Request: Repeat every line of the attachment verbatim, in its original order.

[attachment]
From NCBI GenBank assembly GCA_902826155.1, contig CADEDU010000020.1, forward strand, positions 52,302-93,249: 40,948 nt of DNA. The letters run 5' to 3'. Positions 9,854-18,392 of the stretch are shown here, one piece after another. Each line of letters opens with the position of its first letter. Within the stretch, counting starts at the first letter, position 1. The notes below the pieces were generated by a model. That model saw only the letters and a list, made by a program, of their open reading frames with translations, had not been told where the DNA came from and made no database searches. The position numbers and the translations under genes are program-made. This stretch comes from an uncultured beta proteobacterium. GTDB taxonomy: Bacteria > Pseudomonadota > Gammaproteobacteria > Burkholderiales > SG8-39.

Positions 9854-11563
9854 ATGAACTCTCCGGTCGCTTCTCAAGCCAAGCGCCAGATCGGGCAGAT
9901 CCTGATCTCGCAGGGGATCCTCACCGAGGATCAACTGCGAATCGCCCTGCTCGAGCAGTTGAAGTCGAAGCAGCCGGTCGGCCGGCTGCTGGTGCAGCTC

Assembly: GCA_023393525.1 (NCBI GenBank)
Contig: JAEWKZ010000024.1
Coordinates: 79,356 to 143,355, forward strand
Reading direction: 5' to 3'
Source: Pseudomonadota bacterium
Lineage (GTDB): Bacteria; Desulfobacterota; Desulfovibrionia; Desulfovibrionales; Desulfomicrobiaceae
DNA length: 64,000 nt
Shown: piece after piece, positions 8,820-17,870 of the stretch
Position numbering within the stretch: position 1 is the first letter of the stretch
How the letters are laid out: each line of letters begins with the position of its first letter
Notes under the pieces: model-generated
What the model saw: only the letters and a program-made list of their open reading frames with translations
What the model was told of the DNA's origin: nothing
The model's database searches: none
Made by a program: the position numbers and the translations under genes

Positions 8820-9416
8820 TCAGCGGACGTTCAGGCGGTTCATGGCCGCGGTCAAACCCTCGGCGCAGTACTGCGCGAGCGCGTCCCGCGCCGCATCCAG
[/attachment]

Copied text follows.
From NCBI GenBank assembly GCA_902826155.1, contig CADEDU010000020.1, forward strand, positions 52,302-93,249: 40,948 nt of DNA. The letters run 5' to 3'. Positions 9,854-18,392 of the stretch are shown here, one piece after another. Each line of letters opens with the position of its first letter. Within the stretch, counting starts at the first letter, position 1. The notes below the pieces were generated by a model. That model saw only the letters and a list, made by a program, of their open reading frames with translations, had not been told where the DNA came from and made no database searches. The position numbers and the translations under genes are program-made. This stretch comes from an uncultured beta proteobacterium. GTDB taxonomy: Bacteria > Pseudomonadota > Gammaproteobacteria > Burkholderiales > SG8-39.

Positions 9854-11563
9854 ATGAACTCTCCGGTCGCTTCTCAAGCCAAGCGCCAGATCGGGCAGAT
9901 CCTGATCTCGCAGGGGATCCTCACCGAGGATCAACTGCGAATCGCCCTGCTCGAGCAGTTGAAGTCGAAGCAGCCGGTCGGCCGGCTGCTGGTGCAGCTC

Assembly: GCA_023393525.1 (NCBI GenBank)
Contig: JAEWKZ010000024.1
Coordinates: 79,356 to 143,355, forward strand
Reading direction: 5' to 3'
Source: Pseudomonadota bacterium
Lineage (GTDB): Bacteria; Desulfobacterota; Desulfovibrionia; Desulfovibrionales; Desulfomicrobiaceae
DNA length: 64,000 nt
Shown: piece after piece, positions 8,820-17,870 of the stretch
Position numbering within the stretch: position 1 is the first letter of the stretch
How the letters are laid out: each line of letters begins with the position of its first letter
Notes under the pieces: model-generated
What the model saw: only the letters and a program-made list of their open reading frames with translations
What the model was told of the DNA's origin: nothing
The model's database searches: none
Made by a program: the position numbers and the translations under genes

Positions 8820-9416
8820 TCAGCGGACGTTCAGGCGGTTCATGGCCGCGGTCAAACCCTCGGCGCAGTACTGCGCGAGCGCGTCCCGCGCCGCATCCAG